In Excel, you can use the Text to Columns functionality to split the content of a cell into multiple cells.
You can specify the delimiter (such as a space, comma, or tab) and the Text to Columns would use this delimiter to split the content of the cells.
Examples of this include splitting first and last names, or username and domain name in email ids.
However, if you have a dataset where the delimiter is a line break (in the same cell), it gets tricky to split these multiple lines in the same cell into separate cells/columns.
For example, you can have a dataset as shown below, where you need to split multiple lines in the address (separated by line breaks) into separate cells.
This would allow you to have the Name, Street, City, and Country in separate cells.
So the result would look something as shown below:
Now to separate each part of the address, we can use the Text to Columns functionality (with a twist).
Also read: Go To New Line In Same Cell in Excel
Using Text to Column to Split Multiple Lines in a Cell
Below are the steps that will split multiple lines in a single cell into separate cells:
- Select the entire dataset that you want to split.
- Go to the Data tab.
- In the Data Tools group, click on the Text to Columns option.
- In the Text to Columns dialog box, in Step 1 of 3, select Delimited and click ‘Next’.
- In Step 2 of 3, uncheck any existing Delimiters selection, and select the ‘Other’ option. Now Use the keyboard shortcut Control + J (hold the ‘Control’ key and then press the ‘J’ key). You will not see anything in the box except a tiny blinking dot (if you look hard). Also, you will see the expected result in the ‘Data preview’ section (as shown below). Click on Next.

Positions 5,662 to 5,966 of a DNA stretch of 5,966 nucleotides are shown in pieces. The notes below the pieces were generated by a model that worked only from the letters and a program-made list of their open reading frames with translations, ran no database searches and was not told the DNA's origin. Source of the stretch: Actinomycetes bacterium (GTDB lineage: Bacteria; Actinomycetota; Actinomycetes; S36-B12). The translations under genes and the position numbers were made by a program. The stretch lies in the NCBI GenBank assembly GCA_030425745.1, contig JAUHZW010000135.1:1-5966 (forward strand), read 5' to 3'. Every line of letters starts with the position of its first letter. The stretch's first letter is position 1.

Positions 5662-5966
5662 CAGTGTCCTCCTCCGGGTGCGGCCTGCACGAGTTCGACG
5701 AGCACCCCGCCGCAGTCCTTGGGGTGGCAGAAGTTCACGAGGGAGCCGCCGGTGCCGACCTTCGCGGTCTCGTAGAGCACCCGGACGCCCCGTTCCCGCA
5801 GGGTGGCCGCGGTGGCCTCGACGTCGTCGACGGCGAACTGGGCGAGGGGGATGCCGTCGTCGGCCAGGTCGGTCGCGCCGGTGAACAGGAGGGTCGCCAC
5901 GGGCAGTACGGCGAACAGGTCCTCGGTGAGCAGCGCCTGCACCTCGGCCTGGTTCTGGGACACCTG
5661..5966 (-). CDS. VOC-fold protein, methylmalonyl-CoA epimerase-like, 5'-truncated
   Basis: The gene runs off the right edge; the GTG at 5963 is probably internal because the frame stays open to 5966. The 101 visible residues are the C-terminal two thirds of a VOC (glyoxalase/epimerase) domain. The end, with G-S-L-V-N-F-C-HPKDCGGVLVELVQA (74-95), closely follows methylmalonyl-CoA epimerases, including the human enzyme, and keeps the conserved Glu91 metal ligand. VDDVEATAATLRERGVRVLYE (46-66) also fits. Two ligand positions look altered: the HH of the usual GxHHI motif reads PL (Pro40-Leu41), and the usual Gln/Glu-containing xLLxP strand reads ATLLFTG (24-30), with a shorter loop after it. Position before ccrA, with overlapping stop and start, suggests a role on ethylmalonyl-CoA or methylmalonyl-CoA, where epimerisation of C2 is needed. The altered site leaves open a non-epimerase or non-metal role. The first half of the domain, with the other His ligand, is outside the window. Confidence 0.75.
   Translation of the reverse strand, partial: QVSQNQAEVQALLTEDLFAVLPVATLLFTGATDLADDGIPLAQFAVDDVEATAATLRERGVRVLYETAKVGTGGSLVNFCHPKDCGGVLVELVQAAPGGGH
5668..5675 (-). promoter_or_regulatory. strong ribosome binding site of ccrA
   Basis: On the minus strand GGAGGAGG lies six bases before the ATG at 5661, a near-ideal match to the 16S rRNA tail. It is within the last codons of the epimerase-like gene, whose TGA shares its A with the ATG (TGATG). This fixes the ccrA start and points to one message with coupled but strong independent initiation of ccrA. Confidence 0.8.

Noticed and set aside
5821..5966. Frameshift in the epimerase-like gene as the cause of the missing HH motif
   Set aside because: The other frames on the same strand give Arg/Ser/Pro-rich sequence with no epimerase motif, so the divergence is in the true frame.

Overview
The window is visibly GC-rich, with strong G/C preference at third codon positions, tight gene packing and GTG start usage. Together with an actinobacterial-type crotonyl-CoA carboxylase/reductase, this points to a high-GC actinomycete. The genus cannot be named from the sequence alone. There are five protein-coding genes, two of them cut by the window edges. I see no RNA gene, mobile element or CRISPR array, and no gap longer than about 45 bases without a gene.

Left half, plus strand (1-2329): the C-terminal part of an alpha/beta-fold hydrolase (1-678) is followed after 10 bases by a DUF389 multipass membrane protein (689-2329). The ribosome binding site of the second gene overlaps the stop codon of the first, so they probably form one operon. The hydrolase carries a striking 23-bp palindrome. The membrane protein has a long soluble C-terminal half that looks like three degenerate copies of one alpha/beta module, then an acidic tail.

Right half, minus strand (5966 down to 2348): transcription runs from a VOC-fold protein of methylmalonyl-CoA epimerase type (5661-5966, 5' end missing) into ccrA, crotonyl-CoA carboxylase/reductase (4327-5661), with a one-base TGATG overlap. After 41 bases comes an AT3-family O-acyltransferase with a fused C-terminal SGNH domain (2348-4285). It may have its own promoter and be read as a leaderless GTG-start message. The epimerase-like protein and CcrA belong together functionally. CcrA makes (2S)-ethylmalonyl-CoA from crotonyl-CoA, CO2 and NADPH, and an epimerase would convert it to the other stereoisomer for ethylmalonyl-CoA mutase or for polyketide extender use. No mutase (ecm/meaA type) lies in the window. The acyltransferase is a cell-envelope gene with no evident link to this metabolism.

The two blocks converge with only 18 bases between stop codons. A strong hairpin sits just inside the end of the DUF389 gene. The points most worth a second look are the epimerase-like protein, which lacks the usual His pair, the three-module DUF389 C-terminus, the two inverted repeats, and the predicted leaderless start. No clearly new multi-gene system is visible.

- In Step 3 of 3, change the ‘Destination’ cell to the one where you want the output. In my example, I want the result in B2, so I changed the value to $B$2.
- Click on Finish.
The above steps would automatically split the content of the cells based on where the line break occurs in each cell.
Note that if you don’t want to keep the original data (it’s always advisable to do so though), you don’t need to specify the destination cell. It will simply overwrite the existing data and give you the result.
Also, in case you already have data in the cells where you are about to get the result of Text to Columns, Excel will show you a prompt letting you know that you will be overwriting the existing data. You can choose to overwrite or cancel
How does this work?
When you use the keyboard shortcut Control J, it specifies the line break as the delimiter in the Text to Columns wizard.
Now, Text to Columns checks each cell for line breaks and use it to split the content into separate cells.
Note that Text to Columns would always split the content of the cells in separate columns. If you want to get the result in cells in different rows, you can transpose the result (as shown here).
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